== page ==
Developers and Registered Providers (RPs), when working together, such as on the disposal of section 106 properties, have an agreed practice in place for the payment and release of deposit monies paid by the RP in order to help facilitate cash flow through the development projects. A policy change from the National House Building Council (NHBC) is set to disrupt this.
Developers often request that deposit monies paid by the RPs, which may initially be held as stakeholder, are then released on the supply by the developer of evidence of NHBC registration, prior to completion of the transfer of the properties.
This market norm has been on the basis that RPs have protection from the NHBC Buildmark Choice Policy (on the assumption that the optional insolvency cover has been procured). The policy used to set out:
“if due to their insolvency or fraud, the Contractor does not complete the work defined in the Building Contract we [NHBC] will, at our option, pay either:
- the amount above the Contract Price, including professional fees, needed to substantially complete the work defined in the Building Contract (including any additional insurances or inspections charges payable to NHBC) or
- any amount paid to the Contractor in accordance with the Building Contract which cannot be recovered from them”
Although the policy wording, with its reference to building contracts, did not sit entirely squarely with a typical section 106 sale and development agreement arrangement, it was generally accepted that the second limb would enable the recovery of deposits if the developer became insolvent. Therefore, the release of deposit monies on NHBC registration has been regularly agreed and is common practice.
However, on 1 April 2022, the NHBC’s Buildmark Choice policy (which relates to affordable housing) was updated so that it no longer covers amounts paid to the Contractor in accordance with the Building Contract. The new wording is as follows:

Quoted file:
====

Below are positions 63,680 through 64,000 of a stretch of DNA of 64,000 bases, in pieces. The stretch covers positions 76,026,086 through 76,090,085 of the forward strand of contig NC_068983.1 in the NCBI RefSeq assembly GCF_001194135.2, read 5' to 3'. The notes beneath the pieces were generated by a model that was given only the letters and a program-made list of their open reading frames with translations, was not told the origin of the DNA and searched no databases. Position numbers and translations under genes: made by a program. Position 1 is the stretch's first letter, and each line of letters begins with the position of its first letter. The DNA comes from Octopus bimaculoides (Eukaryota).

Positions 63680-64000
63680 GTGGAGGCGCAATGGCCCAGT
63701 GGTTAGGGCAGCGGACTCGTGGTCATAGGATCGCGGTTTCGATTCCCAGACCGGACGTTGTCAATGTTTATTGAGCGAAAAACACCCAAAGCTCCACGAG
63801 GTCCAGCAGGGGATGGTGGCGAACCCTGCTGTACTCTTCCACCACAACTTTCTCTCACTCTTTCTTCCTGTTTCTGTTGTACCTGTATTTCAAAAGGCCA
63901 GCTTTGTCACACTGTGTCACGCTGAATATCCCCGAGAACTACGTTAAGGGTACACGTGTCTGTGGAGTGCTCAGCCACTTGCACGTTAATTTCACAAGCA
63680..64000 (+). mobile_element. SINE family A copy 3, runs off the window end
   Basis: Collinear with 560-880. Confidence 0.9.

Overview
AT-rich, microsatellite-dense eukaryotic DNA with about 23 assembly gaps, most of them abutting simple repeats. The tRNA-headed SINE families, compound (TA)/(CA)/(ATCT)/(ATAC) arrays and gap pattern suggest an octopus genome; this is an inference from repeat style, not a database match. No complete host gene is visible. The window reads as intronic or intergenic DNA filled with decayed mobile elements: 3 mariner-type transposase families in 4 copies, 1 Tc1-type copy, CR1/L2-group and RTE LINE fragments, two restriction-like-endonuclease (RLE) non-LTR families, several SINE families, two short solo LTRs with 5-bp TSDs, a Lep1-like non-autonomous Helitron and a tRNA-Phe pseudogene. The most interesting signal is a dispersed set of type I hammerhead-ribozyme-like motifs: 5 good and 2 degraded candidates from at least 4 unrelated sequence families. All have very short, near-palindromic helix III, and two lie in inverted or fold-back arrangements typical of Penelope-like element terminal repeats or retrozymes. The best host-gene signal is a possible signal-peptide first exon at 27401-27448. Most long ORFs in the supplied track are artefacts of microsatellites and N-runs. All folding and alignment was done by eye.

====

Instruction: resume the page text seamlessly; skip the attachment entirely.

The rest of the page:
“Provided that the builder becomes insolvent during the period of insolvency cover shown on the Confirmation of Acceptance and Registration of Project document, we will indemnify you up to the limit shown, for the reasonable amount, over that stipulated in the original contract, you have to pay to complete the building of the home(s) because the builder is insolvent. This is limited to the specifications in the original contract with the builder and to ensure compliance with NHBC requirements.”
It would be prudent for both Developers and RPs to consider the implications of this moving forward and how both parties may now see a shift from what was considered the market norm. RPs may now be more resistant to the release of their deposit monies prior to completion due to the risk they face with the lack of insolvency cover. Although the newly worded policy does still provide protection for RPs during construction once completion of the land transfer has taken place (at, for example, “golden brick” stage), prior to completion RPs are unlikely to be in a position to procure the completion of the works and therefore benefit from payment of funds needed to complete the construction.
The circulation of the early deposit releases can be vital to these development projects to help keep the work progressing. Therefore parties will need to think more creatively and collaboratively about potentially agreeing other forms of security/mechanisms to protect the RPs’ position so they remain comfortable with the release of these funds prior to the completion of the land transfer.